I dunno, obviously I need to do lots of reading and study. I'd like to have all the various systems figured out and the big pieces bought before I start making sawdust. I'm thinking if I have a diesel engine, a fridge, an AC unit and all the other stuff sitting there, I kinda have to follow through and get a boat built. :mrgreen:
I don't know about other boats but I was informed by a site that deal with nothing but house boats that the coast guard banded propane refrigerators but i have as yet bee able to find the info for myself
Don't be afraid to attempt anything. You might surprise your self in the attempt.
http://www.facebook.com/Home.Made.Boat.Building
Bon Voyage-"Wild Flower" 40' house boat being built
14' Mr John-being built
32' Supper Huck-in design

Rod H

Trackhappy
Posts: 1412
Joined: Wed Feb 17, 2010 5:42 pm
Location: Sunshine Coast, Queensland, Australia. Building Gentry.

Re: Advice and Opinions Please DC and Shorepower System

Post by Trackhappy »

We are allowed them over here, but the "working part" of the fridge must be in a separate sealed compartment with the lowest point vented directly overboard. They are also prone to inefficiency when not level, which can be difficult on a boat.
By the time I have built a boat, I'll be ready to build a boat....

jcallends
Posts: 361
Joined: Tue May 26, 2009 4:46 am
Location: Coldwater Michigan

Re: Advice and Opinions Please DC and Shorepower System

Post by jcallends »

RV refrigerators are usually gas units with no moving parts, the gas is sulfur dioxide at about 300 psi. Heat from either a propane flame or an electric heater applied at the proper location causes the expansion of the gas, I believe liquefied, with the resulting absorption of heat. It is one of the oldest methods of refrigeration.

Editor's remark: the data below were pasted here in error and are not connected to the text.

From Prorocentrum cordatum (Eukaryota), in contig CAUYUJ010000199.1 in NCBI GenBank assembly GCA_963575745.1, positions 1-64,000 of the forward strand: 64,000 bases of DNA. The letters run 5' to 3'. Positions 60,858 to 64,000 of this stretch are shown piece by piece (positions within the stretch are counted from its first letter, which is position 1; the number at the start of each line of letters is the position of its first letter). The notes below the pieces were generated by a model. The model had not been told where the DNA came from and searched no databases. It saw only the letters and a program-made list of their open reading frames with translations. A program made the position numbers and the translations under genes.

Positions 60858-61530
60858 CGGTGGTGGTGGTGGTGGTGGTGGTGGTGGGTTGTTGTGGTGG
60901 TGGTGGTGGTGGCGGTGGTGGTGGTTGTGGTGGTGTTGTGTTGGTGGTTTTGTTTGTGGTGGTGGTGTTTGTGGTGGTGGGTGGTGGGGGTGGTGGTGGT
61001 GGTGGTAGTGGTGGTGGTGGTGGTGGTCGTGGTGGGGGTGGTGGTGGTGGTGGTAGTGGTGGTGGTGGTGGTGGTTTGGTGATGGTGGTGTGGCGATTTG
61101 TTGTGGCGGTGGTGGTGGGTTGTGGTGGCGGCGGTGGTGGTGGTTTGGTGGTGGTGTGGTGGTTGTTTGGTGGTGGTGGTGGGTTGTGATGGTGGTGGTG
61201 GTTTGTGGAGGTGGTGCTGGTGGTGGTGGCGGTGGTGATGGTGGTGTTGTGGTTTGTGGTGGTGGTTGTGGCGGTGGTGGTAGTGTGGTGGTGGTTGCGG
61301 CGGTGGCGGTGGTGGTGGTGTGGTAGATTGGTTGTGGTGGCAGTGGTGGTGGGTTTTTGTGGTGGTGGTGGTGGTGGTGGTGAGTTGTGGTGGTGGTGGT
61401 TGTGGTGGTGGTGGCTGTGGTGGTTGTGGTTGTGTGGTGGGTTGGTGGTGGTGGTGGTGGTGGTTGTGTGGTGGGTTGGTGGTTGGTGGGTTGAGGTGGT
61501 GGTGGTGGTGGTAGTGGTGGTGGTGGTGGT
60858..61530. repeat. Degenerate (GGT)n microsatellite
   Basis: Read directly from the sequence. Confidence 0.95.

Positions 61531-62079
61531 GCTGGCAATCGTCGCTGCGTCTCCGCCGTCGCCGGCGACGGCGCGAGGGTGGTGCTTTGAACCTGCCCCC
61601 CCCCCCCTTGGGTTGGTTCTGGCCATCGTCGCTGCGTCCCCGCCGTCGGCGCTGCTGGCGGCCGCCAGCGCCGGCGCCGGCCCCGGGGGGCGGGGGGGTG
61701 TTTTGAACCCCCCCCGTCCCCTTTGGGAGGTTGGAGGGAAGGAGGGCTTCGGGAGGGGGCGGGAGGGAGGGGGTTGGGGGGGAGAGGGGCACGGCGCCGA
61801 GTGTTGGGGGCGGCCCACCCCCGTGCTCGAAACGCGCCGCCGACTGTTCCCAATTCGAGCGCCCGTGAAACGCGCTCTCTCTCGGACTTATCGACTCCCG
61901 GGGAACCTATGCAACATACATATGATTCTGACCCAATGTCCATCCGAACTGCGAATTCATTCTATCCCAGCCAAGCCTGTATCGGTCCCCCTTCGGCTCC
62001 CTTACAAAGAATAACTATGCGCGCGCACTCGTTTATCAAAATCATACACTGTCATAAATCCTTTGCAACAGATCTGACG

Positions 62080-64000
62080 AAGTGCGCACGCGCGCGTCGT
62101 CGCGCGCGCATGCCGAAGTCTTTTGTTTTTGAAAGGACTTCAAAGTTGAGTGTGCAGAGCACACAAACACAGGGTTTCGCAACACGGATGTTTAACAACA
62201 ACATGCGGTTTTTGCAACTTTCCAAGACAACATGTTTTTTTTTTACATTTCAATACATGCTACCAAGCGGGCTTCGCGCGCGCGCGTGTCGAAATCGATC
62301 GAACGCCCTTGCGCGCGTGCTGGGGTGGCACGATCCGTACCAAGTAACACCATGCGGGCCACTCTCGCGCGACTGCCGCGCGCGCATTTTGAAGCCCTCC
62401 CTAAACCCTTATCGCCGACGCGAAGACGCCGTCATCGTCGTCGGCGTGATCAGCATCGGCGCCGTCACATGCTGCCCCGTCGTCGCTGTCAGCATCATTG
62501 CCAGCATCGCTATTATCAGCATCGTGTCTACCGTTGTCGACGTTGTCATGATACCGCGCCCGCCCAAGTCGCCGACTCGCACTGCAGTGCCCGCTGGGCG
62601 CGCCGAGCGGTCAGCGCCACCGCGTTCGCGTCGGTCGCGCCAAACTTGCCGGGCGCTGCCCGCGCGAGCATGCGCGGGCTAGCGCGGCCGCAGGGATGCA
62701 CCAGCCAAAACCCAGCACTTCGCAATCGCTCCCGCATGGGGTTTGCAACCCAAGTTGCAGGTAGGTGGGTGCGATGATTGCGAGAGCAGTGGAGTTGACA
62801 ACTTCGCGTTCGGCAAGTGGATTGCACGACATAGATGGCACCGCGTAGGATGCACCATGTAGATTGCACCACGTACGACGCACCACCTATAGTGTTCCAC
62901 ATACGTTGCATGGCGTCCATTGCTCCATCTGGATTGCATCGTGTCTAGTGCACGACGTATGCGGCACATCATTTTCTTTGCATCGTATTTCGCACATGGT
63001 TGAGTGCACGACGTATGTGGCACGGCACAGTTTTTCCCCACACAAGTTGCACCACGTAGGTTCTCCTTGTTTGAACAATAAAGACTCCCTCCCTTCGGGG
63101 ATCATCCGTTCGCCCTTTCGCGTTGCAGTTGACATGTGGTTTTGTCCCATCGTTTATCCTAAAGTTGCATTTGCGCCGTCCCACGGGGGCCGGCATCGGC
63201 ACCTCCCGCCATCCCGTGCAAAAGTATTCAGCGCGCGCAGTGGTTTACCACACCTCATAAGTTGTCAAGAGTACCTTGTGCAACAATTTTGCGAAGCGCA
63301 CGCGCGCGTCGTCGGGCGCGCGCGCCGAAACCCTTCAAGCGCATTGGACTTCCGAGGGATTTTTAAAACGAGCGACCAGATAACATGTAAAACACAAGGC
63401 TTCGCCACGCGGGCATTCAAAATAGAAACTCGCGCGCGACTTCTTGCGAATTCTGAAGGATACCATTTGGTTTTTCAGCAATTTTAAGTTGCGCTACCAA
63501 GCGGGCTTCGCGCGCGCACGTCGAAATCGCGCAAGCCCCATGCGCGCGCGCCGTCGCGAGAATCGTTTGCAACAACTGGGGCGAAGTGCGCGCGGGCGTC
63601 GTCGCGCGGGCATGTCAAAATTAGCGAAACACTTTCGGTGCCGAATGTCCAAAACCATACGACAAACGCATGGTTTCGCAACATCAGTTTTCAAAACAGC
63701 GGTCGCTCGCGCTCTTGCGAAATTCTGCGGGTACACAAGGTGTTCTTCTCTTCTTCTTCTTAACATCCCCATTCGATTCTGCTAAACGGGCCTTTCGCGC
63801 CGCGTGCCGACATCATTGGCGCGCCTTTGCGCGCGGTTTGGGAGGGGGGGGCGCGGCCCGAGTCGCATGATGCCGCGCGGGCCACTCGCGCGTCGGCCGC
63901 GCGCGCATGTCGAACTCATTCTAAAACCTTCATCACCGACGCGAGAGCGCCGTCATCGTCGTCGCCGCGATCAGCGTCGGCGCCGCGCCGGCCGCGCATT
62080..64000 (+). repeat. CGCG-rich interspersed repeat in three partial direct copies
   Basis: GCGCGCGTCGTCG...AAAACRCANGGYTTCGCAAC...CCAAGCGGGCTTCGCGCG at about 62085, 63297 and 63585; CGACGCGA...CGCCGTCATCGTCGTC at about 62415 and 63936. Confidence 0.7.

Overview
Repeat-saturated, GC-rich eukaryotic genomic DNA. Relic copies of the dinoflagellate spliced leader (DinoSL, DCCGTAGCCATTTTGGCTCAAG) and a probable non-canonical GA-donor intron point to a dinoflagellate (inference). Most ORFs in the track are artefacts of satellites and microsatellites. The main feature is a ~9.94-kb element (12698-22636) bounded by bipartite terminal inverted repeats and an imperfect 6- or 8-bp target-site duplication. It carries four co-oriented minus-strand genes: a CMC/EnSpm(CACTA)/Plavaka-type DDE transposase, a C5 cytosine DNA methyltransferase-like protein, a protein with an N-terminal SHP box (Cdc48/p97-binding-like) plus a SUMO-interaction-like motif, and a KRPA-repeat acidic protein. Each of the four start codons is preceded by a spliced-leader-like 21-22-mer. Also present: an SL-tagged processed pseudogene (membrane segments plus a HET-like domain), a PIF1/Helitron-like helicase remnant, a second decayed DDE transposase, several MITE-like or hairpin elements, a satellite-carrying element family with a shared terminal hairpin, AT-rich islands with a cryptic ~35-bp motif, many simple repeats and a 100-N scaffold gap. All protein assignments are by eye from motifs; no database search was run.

User avatar
galamb
Posts: 838
Joined: Sat Jan 17, 2009 1:37 am
Location: Inverary, Ontario - Cuddy Sport (modified)
Contact:

Re: Advice and Opinions Please DC and Shorepower System

Post by galamb »

Depending on how you plan on using your boat you can go with a somewhat simpler refrigeration solution.

Since I only planned on needing it the odd weekend and maybe for a week long at most during vacation, as opposed to a "live aboard for a few months at a time", I opted for a (somewhat) portable unit from Coleman meant for weekend campers.

It burns 2 amps (12v) per hour, it does run all the time (it's really just an electric cooler, not a full blown fridge), it is about the size of an RV fridge and could be oriented as such - so with a bit of trim work it "looks" built in. The best part was it cost just a tic over 100 bucks (compared to the almost 2K for some recreational units).

With a bit of testing it does keep things "cold" enough to last a couple/few days.

I guess what I'm trying to get at is - think outside the box for your 12 volt stuff. There is a ton of stuff in the "auto" market now - coffee makers, coolers, hot plates etc - and because they are not RV or Marine the cost is less than 1/2...
Graham

Yes, Plywood is "real" wood :)

A "professional" is someone who gets paid for their work - it doesn't necessarily mean they are good at it :)